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53 of 57 people found the following review helpful
5.0 out of 5 stars For serious readers only., February 21, 2010
This review is from: The Ambassadors (Oxford World's Classics) (Paperback)
High school students, and perhaps college students, should not be assigned to read some authors. Henry James is a case in point.

Henry James is an exquisite writer and perhaps serious college students should be exposed to Henry James' life, the subjects of his books, and his style of writing. But no one, not until they have had life experiences, should read Henry James.

I have read very little of Henry James; I have just completed four of his shorter works (I loved "The Beast in the Jungle"; and appreciated "Four Meetings," "The Pupil," and "The Turn of the Screw").

Today, I can say that I am very, very happy to have completed "The Ambassadors," the first Henry James novel I have read. One can read about the story line, the publishing history and analysis of this novel at wikipedia.

I group James Joyce (Irish), Virginia Woolf (English), and Henry James (American) in the same group, writing at the same time, and about similar subjects.

Some first impressions of "The Ambassadors":

1. It is autobiographical.

2. Henry James had moved (psychologically) from the US to Europe.

3. Henry James wondered if life had passed him by.

4. "The Ambassadors" has much in common with "The Beast in the Jungle"; both explore inner feelings about relationships and missed relationships.

5. Serious readers who have not read Henry James, but are interested, should read three works in this order: a) Leon Edel's biography of Henry James; b) "The Beast in the Jungle"; and, c) "The Ambassadors."

6. The more time one has spent in Paris, the more enjoyable is "The Ambassadors."

7. Henry James writing style is perfect for learning to diagram sentences (which I doubt anyone does any more). His sentences are very, very long. Likewise, his passages are very long. James can take two pages to say that two people look alike.

8. I have found at least one occasion in which James uses a word that doesn't exist in the English language, but looks like it should. In context, one can almost figure out what James was saying but who knows for sure.

I am 58 years old. The protagonist in "The Ambassadors" is 55 years old. He and I are asking the same questions.
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Showing 1-6 of 6 posts in this discussion
Initial post: Jan 1, 2011 2:47:31 PM PST
Kathryn says:
You sound far more serious than I think James was in relation to this story. I think he was very amused by the characters he described, loving and amused. Seems to me he had reached the point in life where he could see and forgive so many foibles and idiosyncracies of the many and varied people he met. He was indeed like Lambert Strether, and like Strether, he had great affection for the whole scene. I agree it's a book one can enjoy more deeply with the wisdom of age.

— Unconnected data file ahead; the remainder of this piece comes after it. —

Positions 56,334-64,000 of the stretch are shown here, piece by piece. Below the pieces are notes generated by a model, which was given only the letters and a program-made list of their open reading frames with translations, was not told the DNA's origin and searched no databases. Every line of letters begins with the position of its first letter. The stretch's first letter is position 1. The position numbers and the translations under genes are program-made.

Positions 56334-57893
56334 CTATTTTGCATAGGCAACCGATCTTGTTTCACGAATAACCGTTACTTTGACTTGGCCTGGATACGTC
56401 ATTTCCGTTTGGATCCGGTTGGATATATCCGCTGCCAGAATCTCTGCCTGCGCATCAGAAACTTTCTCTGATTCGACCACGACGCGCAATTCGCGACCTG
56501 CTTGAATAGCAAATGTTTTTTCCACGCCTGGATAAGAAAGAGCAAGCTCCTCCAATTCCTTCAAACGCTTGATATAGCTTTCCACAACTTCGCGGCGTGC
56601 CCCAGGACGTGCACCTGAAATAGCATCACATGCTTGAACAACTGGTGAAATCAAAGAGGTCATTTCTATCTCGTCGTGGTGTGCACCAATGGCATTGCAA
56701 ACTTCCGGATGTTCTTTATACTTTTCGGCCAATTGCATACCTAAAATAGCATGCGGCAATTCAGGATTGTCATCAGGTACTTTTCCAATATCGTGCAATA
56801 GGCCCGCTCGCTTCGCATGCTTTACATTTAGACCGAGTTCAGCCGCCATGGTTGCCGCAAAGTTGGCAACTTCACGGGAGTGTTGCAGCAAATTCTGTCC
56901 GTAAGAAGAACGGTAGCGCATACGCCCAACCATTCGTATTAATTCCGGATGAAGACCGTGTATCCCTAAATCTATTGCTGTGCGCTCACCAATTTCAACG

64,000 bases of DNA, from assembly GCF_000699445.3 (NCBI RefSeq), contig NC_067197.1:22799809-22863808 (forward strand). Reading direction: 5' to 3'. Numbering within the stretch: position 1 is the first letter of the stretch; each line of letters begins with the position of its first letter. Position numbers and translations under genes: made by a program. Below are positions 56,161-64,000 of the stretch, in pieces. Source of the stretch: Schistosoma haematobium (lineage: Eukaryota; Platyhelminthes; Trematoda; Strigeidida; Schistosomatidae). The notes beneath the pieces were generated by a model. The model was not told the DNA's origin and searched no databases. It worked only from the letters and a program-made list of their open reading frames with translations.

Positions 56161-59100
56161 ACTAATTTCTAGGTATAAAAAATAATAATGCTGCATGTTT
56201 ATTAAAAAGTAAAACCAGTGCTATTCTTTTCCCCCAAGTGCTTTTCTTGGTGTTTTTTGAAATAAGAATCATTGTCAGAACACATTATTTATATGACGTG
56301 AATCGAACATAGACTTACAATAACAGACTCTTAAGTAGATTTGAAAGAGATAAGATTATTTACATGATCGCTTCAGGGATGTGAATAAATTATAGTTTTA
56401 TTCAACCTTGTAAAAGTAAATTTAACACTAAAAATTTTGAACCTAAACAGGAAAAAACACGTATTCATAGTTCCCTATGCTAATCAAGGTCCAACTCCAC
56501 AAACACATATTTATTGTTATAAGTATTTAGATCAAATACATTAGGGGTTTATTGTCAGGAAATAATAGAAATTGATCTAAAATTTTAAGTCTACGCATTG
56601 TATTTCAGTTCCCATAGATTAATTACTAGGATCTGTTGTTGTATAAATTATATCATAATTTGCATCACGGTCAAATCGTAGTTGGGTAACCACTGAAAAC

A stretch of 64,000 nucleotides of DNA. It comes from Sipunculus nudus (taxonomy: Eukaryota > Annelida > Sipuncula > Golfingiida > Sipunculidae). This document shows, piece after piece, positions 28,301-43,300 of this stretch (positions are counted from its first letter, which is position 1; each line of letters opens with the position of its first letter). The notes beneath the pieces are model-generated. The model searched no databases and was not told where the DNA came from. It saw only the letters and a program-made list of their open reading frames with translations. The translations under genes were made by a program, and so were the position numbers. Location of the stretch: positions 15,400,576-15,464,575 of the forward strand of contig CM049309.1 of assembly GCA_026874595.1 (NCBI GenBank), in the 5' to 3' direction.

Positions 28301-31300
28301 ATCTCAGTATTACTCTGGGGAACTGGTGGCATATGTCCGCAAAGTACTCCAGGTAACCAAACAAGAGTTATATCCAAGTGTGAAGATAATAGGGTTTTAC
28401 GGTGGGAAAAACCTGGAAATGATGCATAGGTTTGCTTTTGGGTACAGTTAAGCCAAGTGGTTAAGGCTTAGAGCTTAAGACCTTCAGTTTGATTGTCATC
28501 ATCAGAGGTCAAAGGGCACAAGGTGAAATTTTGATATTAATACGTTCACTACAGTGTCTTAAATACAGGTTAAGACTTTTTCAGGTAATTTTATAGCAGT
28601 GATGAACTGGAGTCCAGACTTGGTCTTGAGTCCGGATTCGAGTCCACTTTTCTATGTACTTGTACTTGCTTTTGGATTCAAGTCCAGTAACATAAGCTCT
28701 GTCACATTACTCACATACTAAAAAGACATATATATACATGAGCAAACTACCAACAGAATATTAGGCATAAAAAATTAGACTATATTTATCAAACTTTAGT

In reply to an earlier post on Jan 2, 2011 8:49:26 AM PST
Bruce Oksol says:
You may be correct. Regardless, I am impressed that folks are still reading Henry James. He is difficult to read, but reading slowly, savoring every bit, is very, very rewarding. Thank you for commenting.

Posted on Feb 2, 2011 2:29:24 PM PST
StarSearcher says:
Nice thoughtful review. I liked your comment at the end.
Very helpful.

In reply to an earlier post on Feb 2, 2011 2:49:34 PM PST
Bruce Oksol says:
Thank you for your kind comments.

Posted on Dec 6, 2012 2:11:22 PM PST
Mark says:
This is a very insightful and moving review.

As I will be teaching English and literature in the next 2 years I wholeheartedly agree with your comment that some authors should not be read by younger readers. For that matter, I think this results in some young minds avoiding so called "classics" for the better part of their adult life.

I'm a case in point-I vividly remember the pain and pointlessness of being required to read these types of novels at the age of 15, only to rediscover them later in life after marriage and children, traveling the world, military service, and the illusions of youth long gone-with an entire new appreciation for these great works.

Thanks again for your review.

In reply to an earlier post on Dec 7, 2012 1:59:39 PM PST
Bruce Oksol says:
Hopefully you will have a few students that really enjoy literature and to to whom you can connect. I hope it's a rewarding experience for you.

My background was in science, but it was a tenth grade (high school sophomore) teacher who really got me excited about literature.

Except for one Brit Lit professor in college, I do not recall any one else who got me so interested in literature. One teacher can make all the difference.
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